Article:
Yesterday I blogged about creativity as a learned skill. Yes, there are certain skills that can be learnt as one must learn the skills of any craft. But a student of creative writing, says John Gardner, must learn to guard against the perception that technical skill is sufficient to write a good novel. There is more to writing any novel than the simple mechanics of writing.
In 1934, Dorothea Brande identified creativity as having a dual function: “The unconscious must flow freely and richly, bringing on demand all the treasures of memory ... and the conscious mind must control, combine and discriminate between these materials.”
Although the skills of creativity can be learned by the conscious mind, there appears to be a preconscious knowledge, unique to each individual author, which is also required for creativity. It is from deep within this source that each author finds his  distinctive writing ‘voice’.
This preconscious knowledge or, as Professor Jacques Maritain names it, creative intuition, is natural to mankind; it cannot be learned. Lying latent in the individual’s unconscious, and containing everything that is already given, creative intuition is an innate trait which will, when needed, emerge into the conscious mind in an imperceptible and imperative manner, compelling the personality to the creative act. An author creating a new novel will be ‘driven’ to write by some inner demand that he may not even be aware of.
Creative intuition is connected to the totality of the individual and, through the power of a learned technique, can be given direction during the creative process. As an innate trait, this creative intuition is distinct from the Platonic Muse. Hidden in the domain of the individual’s unconscious mind, it is a combination of the knowledge we are born with [a priori]and the knowledge we gain through our experiences[a posteriori].
The product of this preconscious activity is not the need for mere self-expression without artistic form; it presents the drive to a logical formulation and representation of the sentient, responsive life that is the artist’s vision of reality. The creative writer wants to shape and craft his idea into a good story.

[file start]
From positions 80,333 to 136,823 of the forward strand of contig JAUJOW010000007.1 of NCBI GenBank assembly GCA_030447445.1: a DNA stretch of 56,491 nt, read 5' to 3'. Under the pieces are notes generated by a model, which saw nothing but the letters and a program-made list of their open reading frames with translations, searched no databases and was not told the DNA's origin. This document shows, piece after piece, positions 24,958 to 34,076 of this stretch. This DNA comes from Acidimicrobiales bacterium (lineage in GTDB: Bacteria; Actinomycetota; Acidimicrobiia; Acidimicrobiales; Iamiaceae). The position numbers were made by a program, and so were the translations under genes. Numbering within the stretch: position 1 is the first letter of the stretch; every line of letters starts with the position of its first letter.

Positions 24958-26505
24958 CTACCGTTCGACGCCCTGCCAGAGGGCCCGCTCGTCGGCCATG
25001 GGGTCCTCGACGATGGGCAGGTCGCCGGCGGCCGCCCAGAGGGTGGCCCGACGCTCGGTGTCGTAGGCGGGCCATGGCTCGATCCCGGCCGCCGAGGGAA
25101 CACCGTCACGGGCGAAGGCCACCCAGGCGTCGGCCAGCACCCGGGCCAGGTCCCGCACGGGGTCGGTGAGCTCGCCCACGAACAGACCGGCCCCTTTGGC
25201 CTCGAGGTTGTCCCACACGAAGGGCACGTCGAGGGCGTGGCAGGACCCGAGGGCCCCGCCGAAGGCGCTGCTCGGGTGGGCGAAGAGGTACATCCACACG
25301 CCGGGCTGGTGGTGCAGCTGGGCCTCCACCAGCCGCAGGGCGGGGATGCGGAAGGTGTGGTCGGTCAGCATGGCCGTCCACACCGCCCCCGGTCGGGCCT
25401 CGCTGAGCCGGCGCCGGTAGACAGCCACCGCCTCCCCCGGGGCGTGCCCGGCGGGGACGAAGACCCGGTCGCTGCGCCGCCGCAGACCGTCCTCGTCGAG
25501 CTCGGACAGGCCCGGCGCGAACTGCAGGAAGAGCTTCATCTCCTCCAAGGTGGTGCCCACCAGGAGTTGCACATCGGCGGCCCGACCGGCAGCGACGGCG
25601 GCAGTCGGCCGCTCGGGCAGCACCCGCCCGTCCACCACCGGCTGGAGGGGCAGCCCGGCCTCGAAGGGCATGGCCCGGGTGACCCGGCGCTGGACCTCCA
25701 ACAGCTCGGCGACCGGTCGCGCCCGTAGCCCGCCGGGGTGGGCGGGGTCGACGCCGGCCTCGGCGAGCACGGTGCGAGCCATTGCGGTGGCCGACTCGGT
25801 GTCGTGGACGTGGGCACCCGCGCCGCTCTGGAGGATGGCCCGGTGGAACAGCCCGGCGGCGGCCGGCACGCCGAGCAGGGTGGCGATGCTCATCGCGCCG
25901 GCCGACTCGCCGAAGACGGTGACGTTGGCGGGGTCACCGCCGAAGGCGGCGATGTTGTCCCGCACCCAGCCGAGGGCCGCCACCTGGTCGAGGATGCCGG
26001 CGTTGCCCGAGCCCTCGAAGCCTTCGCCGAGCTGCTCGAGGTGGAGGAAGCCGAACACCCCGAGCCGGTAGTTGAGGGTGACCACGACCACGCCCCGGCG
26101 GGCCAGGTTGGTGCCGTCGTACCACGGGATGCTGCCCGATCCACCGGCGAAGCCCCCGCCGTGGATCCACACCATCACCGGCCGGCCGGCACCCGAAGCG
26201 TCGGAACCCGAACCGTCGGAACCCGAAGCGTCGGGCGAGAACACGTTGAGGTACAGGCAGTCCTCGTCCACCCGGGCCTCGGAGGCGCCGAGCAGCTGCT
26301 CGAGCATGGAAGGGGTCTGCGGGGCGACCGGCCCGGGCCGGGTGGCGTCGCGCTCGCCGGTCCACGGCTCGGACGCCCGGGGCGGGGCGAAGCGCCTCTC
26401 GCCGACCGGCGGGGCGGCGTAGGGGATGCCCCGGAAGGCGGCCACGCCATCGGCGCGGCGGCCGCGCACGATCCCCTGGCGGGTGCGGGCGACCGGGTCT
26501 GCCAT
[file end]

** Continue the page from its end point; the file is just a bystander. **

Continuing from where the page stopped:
The artist, in the process of creating, must objectively draw on his “inner material”, innate in his being and, using learned technical skill, transmute it into a work of art. He must also be a person who never forgets the sensory impressions which he has experienced and, in the process of making his creation, he must be able to recreate them with all the originality of his innate creativity. John Keats, in a letter to Richard Woodhouse in 1818, says that the “poetical character” must “have no self; it must be every thing and nothing” as it draws from all around it and becomes that which it experiences.
Creativity appears to require not only a strongly functioning ego (or conscious mind) that is capable of judgement, persistence and control (the ability to learn skills), but must also have ready access to the realm of the psyche (the unconscious mind with its latent and innate creative intuition as well as its absorbed sensory experiences).
So, you ask, if an author is technically skilled and able to think creatively, his novels must be destined for publication, right? Wrong. There is still more to what creativity is, but that will be tomorrow’s blog.
 Gardner, John. 1983. On Becoming a Novelist. Harper & Row Publishers, Inc. New York, United States of America Pp. 81.
 As quoted in Geraghty, Margret. 1995. The Novelist’s Guide. Piatkis Publishers Ltd. London, United Kingdom. 1997 Edition. Pp. 17.
 For ease of reading, the artist is referred to in the male gender. This reference does, of course, mean either the male or female gender.
Maritain, Jacques. 1953. Creative Intuition in Art and Poetry. Meridan Books, The World Publishing Company. Ohio, United States of America. 1966 Reprint.
 Op Cit, Maritain, Pp. 98-99.
 Ibid, Pp. 66-67.
 Storr, Anthony. 1972. The Dynamics of Creation. Penguin Books Ltd. Harmondsworth, United Kingdom. Pp. 182-184.
 Vernon, P.E. (Editor). 1970. Creativity. Penguin Books Ltd. Harmondsworth, United Kingdom. 1980 Reprint.“The making of a poem” Stephen Spender. Pp. 70.
 Barnard, John. 1973. John Keats: The Complete Poems. Penguin Classics. London, United Kingdom. 1988, Third Edition. Pp. 547-548.
 Op cit., Storr. Pp. 266.